Let’s say you’ve had bariatric surgery and meat just isn’t sitting right in your new stomach pouch, which is a common situation for some people after gastric sleeve, gastric bypass, or lap band surgery. Someone suggests for you to try seafood, but you never really tried it before. But, you’re willing to try anything that you can tolerate, so you go to buy salmon. When you go to the store, you’re faced with a choice: wild or farm raised?
If you’ve never really bought salmon before, facing such a choice at the grocery store might be enough to make you give up and walk away. Which one is better? Is one bad for me? Is one bad for the environment? Are they the same nutritionally? We want to help you make the best decision.
When debating whether farm-raised or wild salmon is the right choice, there are some factors to consider. First, farm-raised salmon and wild salmon differ in their living conditions. Wild salmon are just that- wild. They swim and eat freely. Farm raised salmon are kept in tanks and fed by humans, often in conditions which are not ideal for the salmon. Second, they do have some nutritional differences. Wild salmon can have fewer calories and saturated fat. Both fish can have varying levels of omega 3 fatty acids depending on their diet. Also, both fish can have some compounds that aren’t the best (such as pollutants) depending on their environment and diet. Third, fish farms pose an environmental risk as the fish excrement and uneaten food collect in the waterway.
So, which is better? According to the Environmental Working Group (EWG), there is evidence that the industry-wide conditions of most (but not all) of farm-raised salmon lead to high levels of PCBs (polychlorinated biphenyls). The answer as to which salmon is better is really hard to determine based on so many differences between types, brands, and harvest locations of the salmon.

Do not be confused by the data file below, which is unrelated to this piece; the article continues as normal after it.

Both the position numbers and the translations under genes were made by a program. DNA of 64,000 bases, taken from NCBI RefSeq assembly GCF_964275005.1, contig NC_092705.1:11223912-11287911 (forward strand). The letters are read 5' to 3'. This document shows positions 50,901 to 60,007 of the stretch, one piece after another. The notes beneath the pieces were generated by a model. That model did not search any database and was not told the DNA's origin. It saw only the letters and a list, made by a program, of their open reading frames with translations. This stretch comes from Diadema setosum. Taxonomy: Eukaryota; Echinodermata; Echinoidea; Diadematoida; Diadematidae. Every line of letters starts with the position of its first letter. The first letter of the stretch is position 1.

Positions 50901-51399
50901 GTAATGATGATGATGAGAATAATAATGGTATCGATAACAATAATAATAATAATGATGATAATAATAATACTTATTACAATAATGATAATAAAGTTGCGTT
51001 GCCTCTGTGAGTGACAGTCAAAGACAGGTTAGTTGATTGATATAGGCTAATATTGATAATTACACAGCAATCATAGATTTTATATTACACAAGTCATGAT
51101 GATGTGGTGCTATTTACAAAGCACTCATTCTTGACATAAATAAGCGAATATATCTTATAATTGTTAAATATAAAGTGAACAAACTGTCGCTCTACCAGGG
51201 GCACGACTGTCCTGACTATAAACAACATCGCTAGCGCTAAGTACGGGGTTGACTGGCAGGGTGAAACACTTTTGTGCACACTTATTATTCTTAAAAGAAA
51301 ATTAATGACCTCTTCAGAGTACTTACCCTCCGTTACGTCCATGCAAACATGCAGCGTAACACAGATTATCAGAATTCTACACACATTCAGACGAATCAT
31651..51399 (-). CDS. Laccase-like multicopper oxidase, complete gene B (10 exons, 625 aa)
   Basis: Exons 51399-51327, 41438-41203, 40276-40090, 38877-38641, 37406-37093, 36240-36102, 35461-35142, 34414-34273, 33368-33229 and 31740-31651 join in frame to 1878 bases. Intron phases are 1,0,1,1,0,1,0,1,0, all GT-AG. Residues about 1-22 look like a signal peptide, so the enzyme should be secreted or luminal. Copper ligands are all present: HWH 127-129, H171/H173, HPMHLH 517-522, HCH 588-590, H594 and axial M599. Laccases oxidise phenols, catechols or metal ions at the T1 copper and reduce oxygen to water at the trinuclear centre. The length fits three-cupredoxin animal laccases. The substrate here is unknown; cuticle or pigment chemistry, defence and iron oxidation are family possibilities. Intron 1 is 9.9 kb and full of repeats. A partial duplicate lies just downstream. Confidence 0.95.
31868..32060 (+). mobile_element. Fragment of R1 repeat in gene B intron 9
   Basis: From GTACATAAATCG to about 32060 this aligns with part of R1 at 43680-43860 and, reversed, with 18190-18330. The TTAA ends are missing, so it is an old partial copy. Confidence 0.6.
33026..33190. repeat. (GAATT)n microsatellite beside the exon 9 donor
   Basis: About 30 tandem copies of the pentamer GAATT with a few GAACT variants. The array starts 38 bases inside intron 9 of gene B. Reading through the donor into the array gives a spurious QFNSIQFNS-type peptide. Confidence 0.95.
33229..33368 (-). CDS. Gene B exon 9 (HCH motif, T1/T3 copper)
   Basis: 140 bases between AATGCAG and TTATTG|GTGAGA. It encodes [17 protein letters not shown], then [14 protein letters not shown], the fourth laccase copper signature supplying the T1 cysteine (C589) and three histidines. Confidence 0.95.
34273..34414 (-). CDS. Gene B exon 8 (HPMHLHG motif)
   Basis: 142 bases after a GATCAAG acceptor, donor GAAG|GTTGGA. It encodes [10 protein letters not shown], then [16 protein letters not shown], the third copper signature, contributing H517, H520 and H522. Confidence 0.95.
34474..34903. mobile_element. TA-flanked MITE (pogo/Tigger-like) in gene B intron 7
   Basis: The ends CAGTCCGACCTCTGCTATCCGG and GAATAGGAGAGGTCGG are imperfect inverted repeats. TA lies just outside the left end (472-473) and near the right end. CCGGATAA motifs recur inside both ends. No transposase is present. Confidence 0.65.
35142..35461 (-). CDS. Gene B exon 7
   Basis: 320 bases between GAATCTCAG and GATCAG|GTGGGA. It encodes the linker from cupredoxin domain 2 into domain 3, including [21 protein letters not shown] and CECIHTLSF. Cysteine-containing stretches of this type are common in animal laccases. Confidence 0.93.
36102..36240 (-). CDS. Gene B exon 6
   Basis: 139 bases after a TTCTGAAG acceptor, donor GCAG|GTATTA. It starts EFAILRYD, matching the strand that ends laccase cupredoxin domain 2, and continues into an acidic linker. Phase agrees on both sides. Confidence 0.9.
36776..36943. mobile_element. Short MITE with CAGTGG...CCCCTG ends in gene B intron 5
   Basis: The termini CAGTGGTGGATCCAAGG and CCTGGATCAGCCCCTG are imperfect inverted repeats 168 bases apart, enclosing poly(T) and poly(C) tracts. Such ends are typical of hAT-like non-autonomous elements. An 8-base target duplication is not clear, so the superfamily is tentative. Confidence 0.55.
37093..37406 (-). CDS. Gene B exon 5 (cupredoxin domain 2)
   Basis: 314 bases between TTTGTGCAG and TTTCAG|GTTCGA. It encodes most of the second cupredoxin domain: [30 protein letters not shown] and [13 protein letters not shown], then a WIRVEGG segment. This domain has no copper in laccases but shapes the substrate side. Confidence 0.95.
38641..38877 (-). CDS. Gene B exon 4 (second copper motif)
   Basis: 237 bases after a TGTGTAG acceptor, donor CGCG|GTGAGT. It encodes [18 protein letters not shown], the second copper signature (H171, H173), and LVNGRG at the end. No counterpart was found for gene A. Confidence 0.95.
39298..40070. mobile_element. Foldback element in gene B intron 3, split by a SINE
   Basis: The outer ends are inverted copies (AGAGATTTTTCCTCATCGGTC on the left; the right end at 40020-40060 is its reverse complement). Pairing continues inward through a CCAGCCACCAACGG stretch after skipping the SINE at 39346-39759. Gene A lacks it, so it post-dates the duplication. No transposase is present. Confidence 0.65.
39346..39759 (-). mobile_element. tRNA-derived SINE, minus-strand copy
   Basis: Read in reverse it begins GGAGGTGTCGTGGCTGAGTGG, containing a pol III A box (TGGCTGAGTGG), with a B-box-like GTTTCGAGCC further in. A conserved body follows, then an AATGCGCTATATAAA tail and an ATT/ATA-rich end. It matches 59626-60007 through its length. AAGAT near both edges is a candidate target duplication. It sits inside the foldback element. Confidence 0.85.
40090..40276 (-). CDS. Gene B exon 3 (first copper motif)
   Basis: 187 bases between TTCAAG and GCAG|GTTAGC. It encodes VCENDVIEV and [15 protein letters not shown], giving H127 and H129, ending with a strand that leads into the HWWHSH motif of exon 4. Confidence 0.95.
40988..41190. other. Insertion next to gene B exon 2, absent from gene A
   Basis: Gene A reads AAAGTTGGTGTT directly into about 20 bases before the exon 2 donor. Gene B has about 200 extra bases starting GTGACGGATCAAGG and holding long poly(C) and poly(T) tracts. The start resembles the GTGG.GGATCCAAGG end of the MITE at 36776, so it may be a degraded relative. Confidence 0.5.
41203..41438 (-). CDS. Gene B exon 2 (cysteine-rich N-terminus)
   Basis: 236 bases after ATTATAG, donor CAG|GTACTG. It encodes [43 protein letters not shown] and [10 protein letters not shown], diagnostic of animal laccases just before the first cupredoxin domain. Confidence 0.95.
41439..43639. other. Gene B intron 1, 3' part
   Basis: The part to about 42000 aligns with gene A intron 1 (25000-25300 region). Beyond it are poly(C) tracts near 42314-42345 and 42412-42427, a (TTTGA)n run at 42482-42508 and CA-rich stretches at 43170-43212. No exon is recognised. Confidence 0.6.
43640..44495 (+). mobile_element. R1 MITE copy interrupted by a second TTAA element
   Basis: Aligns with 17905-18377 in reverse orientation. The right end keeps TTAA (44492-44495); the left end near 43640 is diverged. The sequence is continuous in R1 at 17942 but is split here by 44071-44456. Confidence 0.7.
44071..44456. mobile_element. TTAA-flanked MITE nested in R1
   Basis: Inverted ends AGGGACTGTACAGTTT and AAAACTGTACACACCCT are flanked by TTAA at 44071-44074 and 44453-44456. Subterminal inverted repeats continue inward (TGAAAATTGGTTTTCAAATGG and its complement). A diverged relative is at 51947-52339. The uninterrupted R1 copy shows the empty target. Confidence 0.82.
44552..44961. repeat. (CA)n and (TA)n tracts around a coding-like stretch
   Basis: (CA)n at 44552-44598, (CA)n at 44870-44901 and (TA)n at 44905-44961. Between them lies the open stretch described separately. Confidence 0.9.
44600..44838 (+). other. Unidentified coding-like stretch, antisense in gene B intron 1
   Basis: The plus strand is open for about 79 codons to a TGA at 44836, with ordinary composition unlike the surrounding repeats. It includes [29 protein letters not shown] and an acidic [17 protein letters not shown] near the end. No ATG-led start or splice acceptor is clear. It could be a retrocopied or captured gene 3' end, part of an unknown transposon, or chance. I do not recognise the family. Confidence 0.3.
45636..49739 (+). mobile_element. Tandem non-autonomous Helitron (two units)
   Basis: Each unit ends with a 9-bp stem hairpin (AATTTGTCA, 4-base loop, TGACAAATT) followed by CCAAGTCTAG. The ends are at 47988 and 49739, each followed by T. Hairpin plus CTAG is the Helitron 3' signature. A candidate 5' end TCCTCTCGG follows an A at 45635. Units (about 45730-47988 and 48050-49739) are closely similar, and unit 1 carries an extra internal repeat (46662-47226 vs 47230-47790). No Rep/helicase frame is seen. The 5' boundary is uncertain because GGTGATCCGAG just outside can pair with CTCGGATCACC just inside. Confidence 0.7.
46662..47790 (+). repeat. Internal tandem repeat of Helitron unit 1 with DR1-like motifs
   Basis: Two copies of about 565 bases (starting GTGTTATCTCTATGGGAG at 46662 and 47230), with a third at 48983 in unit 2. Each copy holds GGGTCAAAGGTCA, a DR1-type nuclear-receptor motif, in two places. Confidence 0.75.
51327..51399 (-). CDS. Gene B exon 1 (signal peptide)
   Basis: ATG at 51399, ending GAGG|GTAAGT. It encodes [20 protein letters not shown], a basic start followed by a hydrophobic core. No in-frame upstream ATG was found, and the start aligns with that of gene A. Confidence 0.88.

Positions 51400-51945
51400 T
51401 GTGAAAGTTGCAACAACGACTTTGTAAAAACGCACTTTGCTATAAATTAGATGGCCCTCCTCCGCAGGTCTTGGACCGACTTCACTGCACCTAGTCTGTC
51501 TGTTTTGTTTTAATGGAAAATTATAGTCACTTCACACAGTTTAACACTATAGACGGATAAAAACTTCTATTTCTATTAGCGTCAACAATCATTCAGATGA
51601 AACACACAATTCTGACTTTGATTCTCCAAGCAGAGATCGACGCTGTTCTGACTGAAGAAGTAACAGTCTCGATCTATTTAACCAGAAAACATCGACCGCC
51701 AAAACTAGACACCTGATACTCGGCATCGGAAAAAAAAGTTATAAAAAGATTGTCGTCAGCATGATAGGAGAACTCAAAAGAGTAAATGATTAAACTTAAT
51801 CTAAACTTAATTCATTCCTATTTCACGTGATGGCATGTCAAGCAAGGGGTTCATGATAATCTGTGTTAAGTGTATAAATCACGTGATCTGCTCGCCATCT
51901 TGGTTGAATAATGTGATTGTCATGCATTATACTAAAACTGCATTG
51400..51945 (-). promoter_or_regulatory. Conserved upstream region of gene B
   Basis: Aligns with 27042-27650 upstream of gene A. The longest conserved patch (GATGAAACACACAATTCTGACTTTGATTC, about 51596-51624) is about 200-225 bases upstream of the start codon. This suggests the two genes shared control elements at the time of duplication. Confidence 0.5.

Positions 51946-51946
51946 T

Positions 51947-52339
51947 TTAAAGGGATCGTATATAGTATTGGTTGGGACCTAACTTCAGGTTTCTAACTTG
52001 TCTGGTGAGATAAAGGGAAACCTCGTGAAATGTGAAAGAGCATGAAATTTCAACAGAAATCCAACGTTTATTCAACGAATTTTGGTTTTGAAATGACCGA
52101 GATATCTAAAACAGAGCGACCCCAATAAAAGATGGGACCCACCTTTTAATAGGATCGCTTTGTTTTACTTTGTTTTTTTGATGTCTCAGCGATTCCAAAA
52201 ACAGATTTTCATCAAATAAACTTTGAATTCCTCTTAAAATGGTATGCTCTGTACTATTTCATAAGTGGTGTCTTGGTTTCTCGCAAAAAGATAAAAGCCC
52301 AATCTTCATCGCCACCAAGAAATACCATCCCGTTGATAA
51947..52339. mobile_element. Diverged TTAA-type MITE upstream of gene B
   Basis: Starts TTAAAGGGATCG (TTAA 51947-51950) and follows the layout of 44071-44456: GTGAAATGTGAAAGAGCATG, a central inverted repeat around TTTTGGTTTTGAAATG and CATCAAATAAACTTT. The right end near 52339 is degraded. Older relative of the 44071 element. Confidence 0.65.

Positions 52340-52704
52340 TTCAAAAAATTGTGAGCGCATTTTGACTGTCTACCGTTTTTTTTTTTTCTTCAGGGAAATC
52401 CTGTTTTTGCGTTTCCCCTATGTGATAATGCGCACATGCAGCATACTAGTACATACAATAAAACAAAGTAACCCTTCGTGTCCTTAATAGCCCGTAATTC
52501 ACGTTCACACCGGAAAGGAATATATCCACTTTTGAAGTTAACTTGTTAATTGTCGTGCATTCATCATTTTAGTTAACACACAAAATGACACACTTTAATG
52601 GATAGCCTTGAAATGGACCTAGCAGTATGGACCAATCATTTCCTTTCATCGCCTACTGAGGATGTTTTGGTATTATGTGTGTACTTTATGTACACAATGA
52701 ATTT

So where does that leave bariatric weight loss patients looking for sources of quality protein? One suggestion is to buy a small amount of salmon for you to try, especially if you don’t know if your new stomach can handle this new protein. If this is the case, buy what you want- fresh, frozen, canned, wild, or farm raised- and give it a try. If your new stomach can tolerate the salmon and you prepare it moist enough to prevent gagging, you may want to consider incorporating more salmon into your new bariatric weight loss diet. If that’s where you are, consider researching the specific types and brands of salmon available to you in a price range you can afford. Once you’ve gotten the specifics about your options, you will be better prepared to make a more informed decision on your choice of salmon.
Seafood can make a great source of protein for weight loss surgery patients, even fatty seafood like salmon. While the choices out there can be daunting, do your research and make an informed choice for you.
The above is offered by Dr. Shillingford, MD, PA, a board-certified surgeon specializing in advanced laparoscopic and weight loss surgery. Dr. Shillingford’s gastric sleeve, gastric bypass, and gastric band patients come from all over Florida, including Boca Raton, Miami, Fort Lauderdale, Tampa, Orlando, Naples, and Jacksonville. Dr. Shillingford encourages his patients to follow his post-op diet, where fish and seafood can easily be incorporated to maximize protein content. For more information on gastric sleeve, gastric bypass, or lap band surgeries, call Dr. Shillingford’s office at (561) 483-8840.